November 15, 2013

By Paulette A. Petretti

On December 3, 2013, the U.S. Court of Appeals for the Seventh Circuit entered an opinion in the matter of Bryan Craig v. Rich Township High School District 227, et al., in which the Court addressed the issue of whether a school district could terminate a guidance counselor who self-published a book he wrote on his personal time containing adult relationship advice entitled “It’s Her Fault.” The Court reviewed the school’s charges for termination which included, among other considerations, that the publication had caused disruption, concern, distrust and confusion among members of the school district community, that the book violated the district’s sexual harassment policy because it created a hostile and offensive educational environment, and that the guidance counselor failed to present himself as a positive role model.  After analysis of Craig’s provocative themes and sexually explicit terminology, spanning discussions of penis sizes, oral sex, and differences in women’s vaginas, the Court determined that the school district’s interest in protecting the integrity of counseling services at the high school “dwarfed” the guidance counselor’s interest in publishing “It’s Her Fault.”

While the Court was willing to acknowledge that Craig’s book did address a matter of public concern because it, in part, addressed the structure of adult relationships, the Court found the weight of Craig’s First Amendment message to be extremely limited.  In light of the limited weight of Craig’s speech interest, the Court concluded that the school district’s interest in preventing a likely disruption of their guidance counseling service outweighed Craig’s limited speech interest and was sufficient to justify Craig’s discharge.  Craig’s termination did not offend the First Amendment.

In arriving at its decision, the Court examined the unique relationship between a guidance counselor and students and found that the school district reasonably gauged how students’ response would impact conditions at the school.  For example, the Court under stood how easily female students could feel uncomfortable seeking advice from Craig given his professed inability to refrain from sexualizing females.  In his book, Craig confesses a “weakness for cleavage” and another portion of a woman’s anatomy and admits that these body parts served as distractions in his encounters with women.  Knowing Craig’s tendency to objectify women, the school district could reasonably anticipate that some female students would feel uncomfortable reaching out to Craig for advice.  Indeed, there was a reasonable danger that some students would forego receiving the school’s counseling services entirely rather than take the risk that Craig would not view them as a person but instead as an object. Accordingly, the Court deemed the school district’s concerns as substantial grounds for terminating Craig’s employment.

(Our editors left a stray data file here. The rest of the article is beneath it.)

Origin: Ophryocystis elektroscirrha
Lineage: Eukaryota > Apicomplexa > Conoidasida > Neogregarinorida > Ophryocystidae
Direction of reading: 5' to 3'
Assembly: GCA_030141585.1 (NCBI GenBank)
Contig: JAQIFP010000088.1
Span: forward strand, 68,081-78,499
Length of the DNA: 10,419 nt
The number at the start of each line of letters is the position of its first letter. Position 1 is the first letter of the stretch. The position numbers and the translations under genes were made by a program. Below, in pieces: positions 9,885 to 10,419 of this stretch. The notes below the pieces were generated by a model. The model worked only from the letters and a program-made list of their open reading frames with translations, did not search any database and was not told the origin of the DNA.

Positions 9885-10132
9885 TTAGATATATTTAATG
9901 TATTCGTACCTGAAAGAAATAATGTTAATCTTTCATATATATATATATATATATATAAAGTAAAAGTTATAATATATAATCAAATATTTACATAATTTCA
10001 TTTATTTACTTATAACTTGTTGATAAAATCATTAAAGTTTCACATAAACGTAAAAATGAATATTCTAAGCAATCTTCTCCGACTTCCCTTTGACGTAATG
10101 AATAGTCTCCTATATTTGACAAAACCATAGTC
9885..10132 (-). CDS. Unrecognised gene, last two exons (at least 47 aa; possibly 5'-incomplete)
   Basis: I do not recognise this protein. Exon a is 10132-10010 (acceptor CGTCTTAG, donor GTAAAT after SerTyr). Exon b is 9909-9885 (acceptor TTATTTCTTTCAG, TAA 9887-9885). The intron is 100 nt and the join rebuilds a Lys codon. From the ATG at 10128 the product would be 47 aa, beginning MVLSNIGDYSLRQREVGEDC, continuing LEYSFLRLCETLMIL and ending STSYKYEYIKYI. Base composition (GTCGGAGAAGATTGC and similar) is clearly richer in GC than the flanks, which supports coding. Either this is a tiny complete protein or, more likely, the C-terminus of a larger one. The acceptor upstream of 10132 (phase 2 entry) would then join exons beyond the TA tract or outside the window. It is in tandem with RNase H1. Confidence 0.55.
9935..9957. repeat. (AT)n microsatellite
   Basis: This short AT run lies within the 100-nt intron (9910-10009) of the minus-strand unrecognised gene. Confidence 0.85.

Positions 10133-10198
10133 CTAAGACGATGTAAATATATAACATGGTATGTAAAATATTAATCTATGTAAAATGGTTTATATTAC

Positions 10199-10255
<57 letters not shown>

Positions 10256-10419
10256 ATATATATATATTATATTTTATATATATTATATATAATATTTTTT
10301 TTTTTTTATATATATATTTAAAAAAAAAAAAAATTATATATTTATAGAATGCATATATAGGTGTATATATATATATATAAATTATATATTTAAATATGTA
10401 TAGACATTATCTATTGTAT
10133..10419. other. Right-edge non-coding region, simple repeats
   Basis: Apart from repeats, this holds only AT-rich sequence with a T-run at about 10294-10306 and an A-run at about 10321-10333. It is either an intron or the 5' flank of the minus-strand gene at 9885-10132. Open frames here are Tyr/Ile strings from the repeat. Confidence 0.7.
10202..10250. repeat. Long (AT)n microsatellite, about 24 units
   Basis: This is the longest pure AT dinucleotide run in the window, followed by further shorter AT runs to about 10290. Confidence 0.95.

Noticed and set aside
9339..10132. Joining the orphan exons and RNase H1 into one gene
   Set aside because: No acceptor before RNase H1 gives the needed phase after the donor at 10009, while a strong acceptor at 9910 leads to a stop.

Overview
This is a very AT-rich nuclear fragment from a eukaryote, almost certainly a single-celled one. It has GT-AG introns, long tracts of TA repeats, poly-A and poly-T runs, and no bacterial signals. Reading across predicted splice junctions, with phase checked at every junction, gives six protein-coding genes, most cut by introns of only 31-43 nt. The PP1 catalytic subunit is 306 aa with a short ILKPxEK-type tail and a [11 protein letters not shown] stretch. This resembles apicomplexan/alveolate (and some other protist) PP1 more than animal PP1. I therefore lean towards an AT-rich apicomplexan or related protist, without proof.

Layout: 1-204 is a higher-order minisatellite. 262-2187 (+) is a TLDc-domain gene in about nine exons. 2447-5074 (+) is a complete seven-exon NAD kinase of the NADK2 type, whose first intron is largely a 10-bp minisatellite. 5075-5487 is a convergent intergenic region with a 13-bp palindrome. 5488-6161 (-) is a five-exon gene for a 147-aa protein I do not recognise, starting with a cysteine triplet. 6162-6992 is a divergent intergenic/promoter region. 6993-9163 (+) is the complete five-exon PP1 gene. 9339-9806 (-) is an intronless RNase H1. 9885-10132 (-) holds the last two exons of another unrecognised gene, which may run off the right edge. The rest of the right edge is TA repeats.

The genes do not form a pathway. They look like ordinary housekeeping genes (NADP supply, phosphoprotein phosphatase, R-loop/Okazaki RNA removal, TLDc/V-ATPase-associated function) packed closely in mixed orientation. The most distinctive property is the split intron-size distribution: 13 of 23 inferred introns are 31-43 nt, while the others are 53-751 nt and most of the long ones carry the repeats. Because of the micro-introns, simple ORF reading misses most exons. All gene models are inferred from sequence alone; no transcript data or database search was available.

Here, the school district reasonably predicted that “It’s Her Fault” would interfere with the learning environment. The Court respected the school district’s concern that the book would be available to students.  Parents and students had aired complaints to the administration and the book was available for purchase, without age restrictions, over the internet.  Craig dedicated the boo k to his students who “consistently reach out” to him about relationships and encouraged those students to “keep listening and learning.”  The school’s assessment of how Craig’s students, particularly his female students, would respond upon reading or hearing about the “hypersexualized” content of his book loomed large in the Court’s analysis.

The opinion stresses that a public school teacher holds a position that by its very nature requires a degree of public trust not found in many other positions of public employment.  Particularly as a guidance counselor, Craig was required to maintain a safe place for his students in order to ensure they remain willing to come to him for advice.  With the publication of his book, Craig betrayed the trust required of his job.  The school district’s interest in delivering appropriate educational services outweighed Craig’s interests in providing advice about “adult” relationships. Therefore, the Court upheld the dismissal of his complaint, which invoked protection under the First Amendment.

Scariano, Himes and Petrarca partners Paulette A. Petretti and Darcee C. Williams defended the school district defendants against Craig’s First Amendment claims in federal district court and on appeal. A copy of the opinion, which is rather colorful in its review of the book and the school district’s decision, is available here.